Chancellor Alistair Darling is to give new powers to the Bank of England to mount secret rescue operations for banks requiring emergency funds.
Mr Darling is launching a 12 week consultation on the proposals
The plan will be unveiled today as part of sweeping regulatory reforms designed to prevent a repeat of the Northern Rock debacle, the BBC has learned.
He will also make the Bank of England's loans to a troubled bank rank first in the queue of creditors.
There will be a 12 week consultation period on the new legislation.
"It's unclear whether the devastating run on the Rock could have been prevented by the kind of clandestine help which the Bank may in future be able to provide," said the BBC's business editor Robert Peston.
"Such secrecy would only apply where such emergency lending is temporary and limited in nature.
"So the Treasury believes that the Rock probably needed too much money for too long for the Bank of England to be able to keep the rescue operation out of the public domain."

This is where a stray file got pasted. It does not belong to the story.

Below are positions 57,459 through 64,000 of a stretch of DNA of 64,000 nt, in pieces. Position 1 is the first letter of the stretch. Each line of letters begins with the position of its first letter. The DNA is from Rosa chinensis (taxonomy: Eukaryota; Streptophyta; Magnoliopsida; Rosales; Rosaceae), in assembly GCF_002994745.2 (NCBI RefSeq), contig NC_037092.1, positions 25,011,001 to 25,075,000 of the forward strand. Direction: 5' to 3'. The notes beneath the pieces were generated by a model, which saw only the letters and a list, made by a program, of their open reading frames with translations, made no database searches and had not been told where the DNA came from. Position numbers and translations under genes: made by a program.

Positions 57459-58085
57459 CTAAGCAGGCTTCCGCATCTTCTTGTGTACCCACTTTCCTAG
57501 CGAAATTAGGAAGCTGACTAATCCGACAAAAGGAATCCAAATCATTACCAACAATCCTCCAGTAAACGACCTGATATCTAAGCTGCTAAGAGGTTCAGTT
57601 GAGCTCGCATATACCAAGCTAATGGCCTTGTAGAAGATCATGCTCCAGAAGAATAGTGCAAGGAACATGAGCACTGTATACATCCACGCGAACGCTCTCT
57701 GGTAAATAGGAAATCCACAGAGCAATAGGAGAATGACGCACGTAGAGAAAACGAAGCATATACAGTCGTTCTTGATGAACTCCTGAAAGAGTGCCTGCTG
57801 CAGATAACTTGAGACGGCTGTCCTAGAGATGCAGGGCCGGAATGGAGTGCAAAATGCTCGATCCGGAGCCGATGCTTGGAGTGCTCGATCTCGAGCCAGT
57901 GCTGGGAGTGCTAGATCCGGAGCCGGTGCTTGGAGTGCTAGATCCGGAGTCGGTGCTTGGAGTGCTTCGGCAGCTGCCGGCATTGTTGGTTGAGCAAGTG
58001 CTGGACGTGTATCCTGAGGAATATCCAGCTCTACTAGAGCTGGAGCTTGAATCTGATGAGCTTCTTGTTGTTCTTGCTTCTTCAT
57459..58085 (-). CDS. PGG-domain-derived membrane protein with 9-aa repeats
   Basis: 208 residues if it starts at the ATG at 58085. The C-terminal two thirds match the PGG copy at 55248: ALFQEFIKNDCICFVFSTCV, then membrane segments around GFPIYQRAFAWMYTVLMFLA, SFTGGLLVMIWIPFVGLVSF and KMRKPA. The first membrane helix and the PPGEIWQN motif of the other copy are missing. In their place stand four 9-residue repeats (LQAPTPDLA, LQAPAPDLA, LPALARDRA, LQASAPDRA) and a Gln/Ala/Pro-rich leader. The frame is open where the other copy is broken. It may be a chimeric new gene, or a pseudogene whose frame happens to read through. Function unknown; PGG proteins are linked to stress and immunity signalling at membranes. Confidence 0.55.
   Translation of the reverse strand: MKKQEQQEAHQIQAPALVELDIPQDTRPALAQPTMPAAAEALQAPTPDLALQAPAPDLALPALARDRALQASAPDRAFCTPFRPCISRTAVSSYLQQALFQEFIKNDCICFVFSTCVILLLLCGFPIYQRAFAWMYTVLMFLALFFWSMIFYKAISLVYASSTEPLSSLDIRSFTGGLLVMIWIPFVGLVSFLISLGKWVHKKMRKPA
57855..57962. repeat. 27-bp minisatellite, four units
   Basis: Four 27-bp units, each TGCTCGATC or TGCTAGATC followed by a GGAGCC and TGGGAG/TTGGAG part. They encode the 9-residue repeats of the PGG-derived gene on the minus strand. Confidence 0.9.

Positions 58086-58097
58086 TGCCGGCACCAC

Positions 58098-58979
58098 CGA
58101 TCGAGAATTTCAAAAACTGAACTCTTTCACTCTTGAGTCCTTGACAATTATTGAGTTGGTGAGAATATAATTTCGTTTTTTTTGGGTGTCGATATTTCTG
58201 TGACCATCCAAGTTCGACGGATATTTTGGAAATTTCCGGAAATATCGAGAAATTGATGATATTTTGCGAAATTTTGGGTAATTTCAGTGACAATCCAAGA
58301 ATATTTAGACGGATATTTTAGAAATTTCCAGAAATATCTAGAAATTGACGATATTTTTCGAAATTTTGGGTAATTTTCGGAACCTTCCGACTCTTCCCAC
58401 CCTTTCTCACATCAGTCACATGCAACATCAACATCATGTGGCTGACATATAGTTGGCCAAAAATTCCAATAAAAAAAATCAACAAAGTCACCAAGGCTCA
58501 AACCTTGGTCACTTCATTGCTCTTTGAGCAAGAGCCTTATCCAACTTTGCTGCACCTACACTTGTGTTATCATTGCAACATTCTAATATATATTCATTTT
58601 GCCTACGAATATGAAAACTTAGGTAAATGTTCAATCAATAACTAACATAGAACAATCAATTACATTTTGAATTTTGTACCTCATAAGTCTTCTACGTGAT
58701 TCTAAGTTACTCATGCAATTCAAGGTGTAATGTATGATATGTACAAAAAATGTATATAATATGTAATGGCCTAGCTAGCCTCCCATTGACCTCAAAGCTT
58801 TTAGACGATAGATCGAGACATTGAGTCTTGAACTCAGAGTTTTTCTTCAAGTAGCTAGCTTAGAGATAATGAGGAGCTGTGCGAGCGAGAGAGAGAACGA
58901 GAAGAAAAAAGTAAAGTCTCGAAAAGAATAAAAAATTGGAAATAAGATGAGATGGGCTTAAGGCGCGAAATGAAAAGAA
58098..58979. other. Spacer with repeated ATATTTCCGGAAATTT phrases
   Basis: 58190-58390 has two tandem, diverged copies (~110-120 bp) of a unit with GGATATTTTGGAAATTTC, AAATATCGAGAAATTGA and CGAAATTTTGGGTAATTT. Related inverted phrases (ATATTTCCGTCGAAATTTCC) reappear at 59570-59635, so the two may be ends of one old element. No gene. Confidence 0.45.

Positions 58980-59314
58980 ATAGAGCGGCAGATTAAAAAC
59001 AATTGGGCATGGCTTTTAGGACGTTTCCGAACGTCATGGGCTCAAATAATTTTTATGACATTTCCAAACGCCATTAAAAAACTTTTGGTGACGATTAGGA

The tripartite system under which the FSA, the chancellor and the Bank of England work together to deal with emergencies has been criticised for failing to prevent the first run on a UK bank for more than a century.
But that system is expected to remain in place under the new proposals.
The consultation is also expected to discuss what amount of bank deposits should be protected.
Currently, savers have the first £35,000 in each account guaranteed, but the chancellor is likely to suggest extending that.
He may also propose that the protection scheme for depositors should be funded by the banks up-front.
The Conservatives have already put forward their proposals for changes to banking legislation.
They want to give the Bank of England new pre-emptive powers to deal with failing banks.
They are also proposing raising the limit for protected savings from £35,000 to £50,000.
But the Conservative plans do not support the idea of up-front payments from banks to fund the deposit protection scheme.
Instead, the banks would pay for the scheme if a bank collapses.
They have also proposed extending the term of office for the governor of the Bank of England from four years to a non-renewable eight years and urged the government to confirm the re-appointment of the current governor, Mervyn King.